As new samples get uploaded into the VSWarehouse, the software generates a fully merged matrix of unique variants across both new and existing samples. Additionally, the software runs all algorithms and annotations that are configured with the project.

As a clinical lab generates new samples that are being analyzed by pathologists leveraging NGS pipelines, a workflow should be in place that enables secure clinical research and auditable use of genetic data. For instance, as the network of public genomic databases used to annotate and classify variants continuously changes, a variant that has been classified as “unknown significance”, could be deemed “pathogenic” as annotation sources are updated. These updates could alter the diagnosis and treatment selection for a patient as time progresses (see figure 7).

Fig 5: A Clinical Warehouse Informs clinicians about any changes in the classification of variants

In addition to tracking variant classification, VSWarehouse puts a system into place that allows clinicians to revisit clinical reports that have been generated in the past. The indexed reports, saved on the VSWarehouse server, can be queried at variant or sample level with the rendered reports hosted on the server and are ready for download or integration with other internal systems.

Projects hosted on VSWarehouse can be used as annotation sources in VarSeq to be integrated into your custom variant annotation and interpretation workflow. This allows any new variant to be annotated and potentially filtered with the frequency of that variant in your warehouse projects. The annotations are versioned with the projects. This means, just like our public annotations hosted on the cloud, you can always reproduce your analysis by using the exact same version perpetually or choose when to update to the latest version, which may have more samples. In figure 8, the primary findings result from a prior TruSight Cardio Hereditary gene panel test that was used as an annotation source in VarSeq. In this instance, four (4) variants from our prior clinical report matched the current dataset. This feature allows clinicians to compare and contrast findings, interpretations, variant classifications and recommendations across patients.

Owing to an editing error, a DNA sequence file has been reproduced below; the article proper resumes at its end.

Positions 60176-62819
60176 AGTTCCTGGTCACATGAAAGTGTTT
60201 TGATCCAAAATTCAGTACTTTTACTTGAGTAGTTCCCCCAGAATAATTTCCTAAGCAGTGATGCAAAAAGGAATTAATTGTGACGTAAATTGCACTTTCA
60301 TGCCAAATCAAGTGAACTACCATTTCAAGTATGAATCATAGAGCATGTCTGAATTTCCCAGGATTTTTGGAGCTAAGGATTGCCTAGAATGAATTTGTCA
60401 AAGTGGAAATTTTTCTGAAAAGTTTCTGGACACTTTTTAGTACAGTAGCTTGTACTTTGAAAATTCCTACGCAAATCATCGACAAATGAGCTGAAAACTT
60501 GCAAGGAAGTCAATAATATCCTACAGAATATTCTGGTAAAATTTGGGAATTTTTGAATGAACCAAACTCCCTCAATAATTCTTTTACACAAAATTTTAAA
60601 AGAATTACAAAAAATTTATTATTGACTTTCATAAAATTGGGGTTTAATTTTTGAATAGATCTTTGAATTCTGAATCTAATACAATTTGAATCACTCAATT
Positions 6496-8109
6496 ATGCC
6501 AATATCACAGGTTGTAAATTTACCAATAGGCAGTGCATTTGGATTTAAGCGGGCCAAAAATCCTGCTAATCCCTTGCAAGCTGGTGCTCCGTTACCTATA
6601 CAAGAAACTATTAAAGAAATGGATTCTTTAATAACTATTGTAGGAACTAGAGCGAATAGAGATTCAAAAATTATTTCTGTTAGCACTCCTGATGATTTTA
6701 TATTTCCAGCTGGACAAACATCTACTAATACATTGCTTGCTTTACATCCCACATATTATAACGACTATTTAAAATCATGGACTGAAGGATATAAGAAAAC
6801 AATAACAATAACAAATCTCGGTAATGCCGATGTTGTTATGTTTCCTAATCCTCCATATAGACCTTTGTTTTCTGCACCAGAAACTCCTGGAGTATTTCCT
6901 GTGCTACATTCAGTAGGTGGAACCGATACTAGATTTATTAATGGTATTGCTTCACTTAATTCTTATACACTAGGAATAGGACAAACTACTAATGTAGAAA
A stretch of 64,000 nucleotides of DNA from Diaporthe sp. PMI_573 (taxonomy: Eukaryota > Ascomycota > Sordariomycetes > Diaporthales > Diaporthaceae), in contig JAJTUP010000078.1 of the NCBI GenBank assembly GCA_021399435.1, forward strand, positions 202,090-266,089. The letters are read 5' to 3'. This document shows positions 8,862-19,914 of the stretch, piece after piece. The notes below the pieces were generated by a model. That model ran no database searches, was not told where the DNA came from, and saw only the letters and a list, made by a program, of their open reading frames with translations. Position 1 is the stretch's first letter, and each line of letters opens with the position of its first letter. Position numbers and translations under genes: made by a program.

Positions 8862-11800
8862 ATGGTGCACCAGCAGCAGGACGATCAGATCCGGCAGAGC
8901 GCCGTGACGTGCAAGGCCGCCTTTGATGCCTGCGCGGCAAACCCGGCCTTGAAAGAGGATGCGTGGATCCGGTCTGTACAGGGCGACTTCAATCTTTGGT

Fig 6: Existing VSWarehouse projects used as an annotation source in VarSeq

For this example, VarSeq makes it easy to get to a clinically actionable decision. The filters described above are adjustable, but this gives an idea of what is possible. The workflow demonstrated here is just one example of many different options available in VarSeq for evaluating gene panel data.

In addition to tracking variant classification, the VSWarehouse platform puts a system into place that allows clinicians to revisit clinical reports that have been generated in the past. These indexed reports, saved on the VSWarehouse server, can be queried at variant or sample level with the rendered reports hosted on the server, and are ready for download or integration with other internal systems.